I’m happy to announce two new technical results related to the problem of logical uncertainty, perhaps our most significant results from the past year. In brief, these results split the problem of logical uncertainty into two distinct subproblems, each of which we can now solve in isolation. The remaining problem, in light of these results, is to find a unified set of methods that solve both at once.

The solutions for each subproblem are available in two new papers, based on work spearheaded by Scott Garrabrant: “Inductive coherence”^{1} and “Asymptotic convergence in online learning with unbounded delays.”^{2}

To give some background on the problem: Modern probability theory models reasoners’ empirical uncertainty, their uncertainty about the state of a physical environment, e.g., “What’s behind this door?” However, it can’t represent reasoners’ *logical* uncertainty, their uncertainty about statements like “this Turing machine halts” or “the twin prime conjecture has a proof that is less than a gigabyte long.”^{3}

Roughly speaking, if you give a classical probability distribution variables for statements that could be deduced in principle, then the axioms of probability theory force you to put probability either 0 or 1 on those statements, because you’re not allowed to assign positive probability to contradictions. In other words, modern probability theory assumes that all reasoners know all the consequences of all the things they know, even if deducing those consequences is intractable.

We want a generalization of probability theory that allows us to model reasoners that have uncertainty about statements that they have not yet evaluated. Furthermore, we want to understand how to assign “reasonable” probabilities to claims that are too expensive to evaluate.

Imagine an agent considering whether to use quicksort or mergesort to sort a particular dataset. They might know that quicksort typically runs faster than mergesort, but that doesn’t necessarily apply to the current dataset. They could in principle figure out which one uses fewer resources on this dataset, by running both of them and comparing, but that would defeat the purpose. Intuitively, they have a fair bit of knowledge that bears on the claim “quicksort runs faster than mergesort on this dataset,” but modern probability theory can’t tell us which information they should use and how.^{4}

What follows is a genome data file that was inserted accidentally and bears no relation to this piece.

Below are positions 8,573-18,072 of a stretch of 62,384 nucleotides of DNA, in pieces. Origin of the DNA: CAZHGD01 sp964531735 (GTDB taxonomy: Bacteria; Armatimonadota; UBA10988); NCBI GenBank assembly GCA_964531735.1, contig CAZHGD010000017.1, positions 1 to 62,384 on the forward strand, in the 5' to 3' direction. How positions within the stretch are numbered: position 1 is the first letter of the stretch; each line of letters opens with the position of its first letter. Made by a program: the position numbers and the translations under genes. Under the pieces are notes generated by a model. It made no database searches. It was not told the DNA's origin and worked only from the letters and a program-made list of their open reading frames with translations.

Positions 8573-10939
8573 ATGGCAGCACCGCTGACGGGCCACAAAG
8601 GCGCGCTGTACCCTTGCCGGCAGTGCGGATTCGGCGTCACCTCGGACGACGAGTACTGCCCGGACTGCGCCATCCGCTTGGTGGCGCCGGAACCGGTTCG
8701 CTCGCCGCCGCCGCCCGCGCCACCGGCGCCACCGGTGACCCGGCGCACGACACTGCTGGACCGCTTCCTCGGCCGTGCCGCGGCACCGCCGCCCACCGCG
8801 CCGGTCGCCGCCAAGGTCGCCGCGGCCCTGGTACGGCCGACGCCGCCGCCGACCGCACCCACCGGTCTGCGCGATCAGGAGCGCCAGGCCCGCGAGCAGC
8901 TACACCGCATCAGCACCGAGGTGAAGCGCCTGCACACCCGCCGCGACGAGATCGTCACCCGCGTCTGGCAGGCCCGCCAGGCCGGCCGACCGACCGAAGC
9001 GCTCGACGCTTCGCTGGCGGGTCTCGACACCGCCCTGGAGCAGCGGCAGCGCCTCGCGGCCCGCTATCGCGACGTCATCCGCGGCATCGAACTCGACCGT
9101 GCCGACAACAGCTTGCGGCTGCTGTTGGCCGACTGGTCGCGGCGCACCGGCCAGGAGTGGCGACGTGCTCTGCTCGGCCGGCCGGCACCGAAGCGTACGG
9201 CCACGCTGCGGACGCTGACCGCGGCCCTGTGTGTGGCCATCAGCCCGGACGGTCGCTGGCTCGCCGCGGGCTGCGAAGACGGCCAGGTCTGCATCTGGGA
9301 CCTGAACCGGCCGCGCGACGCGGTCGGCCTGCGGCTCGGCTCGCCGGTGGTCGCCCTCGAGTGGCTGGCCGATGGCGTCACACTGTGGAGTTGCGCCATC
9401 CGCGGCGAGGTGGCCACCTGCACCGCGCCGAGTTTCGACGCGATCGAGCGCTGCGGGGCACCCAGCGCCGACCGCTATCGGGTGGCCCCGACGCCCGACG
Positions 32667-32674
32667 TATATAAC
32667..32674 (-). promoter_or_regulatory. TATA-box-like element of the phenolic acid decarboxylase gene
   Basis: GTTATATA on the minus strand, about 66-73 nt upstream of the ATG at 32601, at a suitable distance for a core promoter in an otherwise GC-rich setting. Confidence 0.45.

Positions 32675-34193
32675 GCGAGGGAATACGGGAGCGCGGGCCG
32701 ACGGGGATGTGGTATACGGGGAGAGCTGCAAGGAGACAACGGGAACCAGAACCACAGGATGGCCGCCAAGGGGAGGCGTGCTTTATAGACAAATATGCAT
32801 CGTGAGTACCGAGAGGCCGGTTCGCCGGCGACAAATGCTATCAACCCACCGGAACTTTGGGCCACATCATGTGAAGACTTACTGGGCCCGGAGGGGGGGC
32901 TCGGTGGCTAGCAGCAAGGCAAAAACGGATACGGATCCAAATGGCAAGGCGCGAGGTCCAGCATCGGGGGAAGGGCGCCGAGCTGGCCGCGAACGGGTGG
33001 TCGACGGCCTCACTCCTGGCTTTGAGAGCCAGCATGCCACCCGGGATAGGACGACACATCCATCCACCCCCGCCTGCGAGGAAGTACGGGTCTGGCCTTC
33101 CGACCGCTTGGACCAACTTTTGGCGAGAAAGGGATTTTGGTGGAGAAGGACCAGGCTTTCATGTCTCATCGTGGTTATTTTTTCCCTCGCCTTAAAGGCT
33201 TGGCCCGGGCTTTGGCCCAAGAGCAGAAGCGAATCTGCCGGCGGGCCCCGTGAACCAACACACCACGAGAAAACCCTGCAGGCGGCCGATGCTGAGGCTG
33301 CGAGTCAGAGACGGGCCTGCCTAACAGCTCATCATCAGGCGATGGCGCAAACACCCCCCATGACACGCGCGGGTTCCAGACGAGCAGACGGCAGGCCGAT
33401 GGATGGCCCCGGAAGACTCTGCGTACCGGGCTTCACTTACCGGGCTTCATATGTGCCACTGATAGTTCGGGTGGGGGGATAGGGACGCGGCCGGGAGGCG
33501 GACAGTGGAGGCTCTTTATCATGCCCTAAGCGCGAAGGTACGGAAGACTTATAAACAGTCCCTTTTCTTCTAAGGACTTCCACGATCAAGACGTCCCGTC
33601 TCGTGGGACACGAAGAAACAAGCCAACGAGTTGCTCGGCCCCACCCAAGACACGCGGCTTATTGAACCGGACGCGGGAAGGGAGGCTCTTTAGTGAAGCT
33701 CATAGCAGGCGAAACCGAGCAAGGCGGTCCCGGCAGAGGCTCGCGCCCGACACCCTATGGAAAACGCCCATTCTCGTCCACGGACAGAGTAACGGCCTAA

What does it mean for a reasoner to assign “reasonable probabilities” to claims that they haven’t computed, but could compute in principle? Without probability theory to guide us, we’re reduced to using intuition to identify properties that seem desirable, and then investigating which ones are possible. Intuitively, there are at least two properties we would want logically non-omniscient reasoners to exhibit:

1. **They should be able to notice patterns in what is provable about claims, even before they can prove or disprove the claims themselves.** For example, consider the claims “this Turing machine outputs an odd number” and “this Turing machine outputs an even number.” A good reasoner thinking about those claims should eventually recognize that they are mutually exclusive, and assign them probabilities that sum to at most 1, even before they can run the relevant Turing machine.

2. **They should be able to notice patterns in sentence classes that are true with a certain frequency.** For example, they should assign roughly 10% probability to “the 10^{100}th digit of pi is a 7” in lieu of any information about the digit, after observing (but not proving) that digits of pi tend to be uniformly distributed.

MIRI’s work on logical uncertainty this past year can be very briefly summed up as “we figured out how to get these two properties individually, but found that it is difficult to get both at once.” Read more »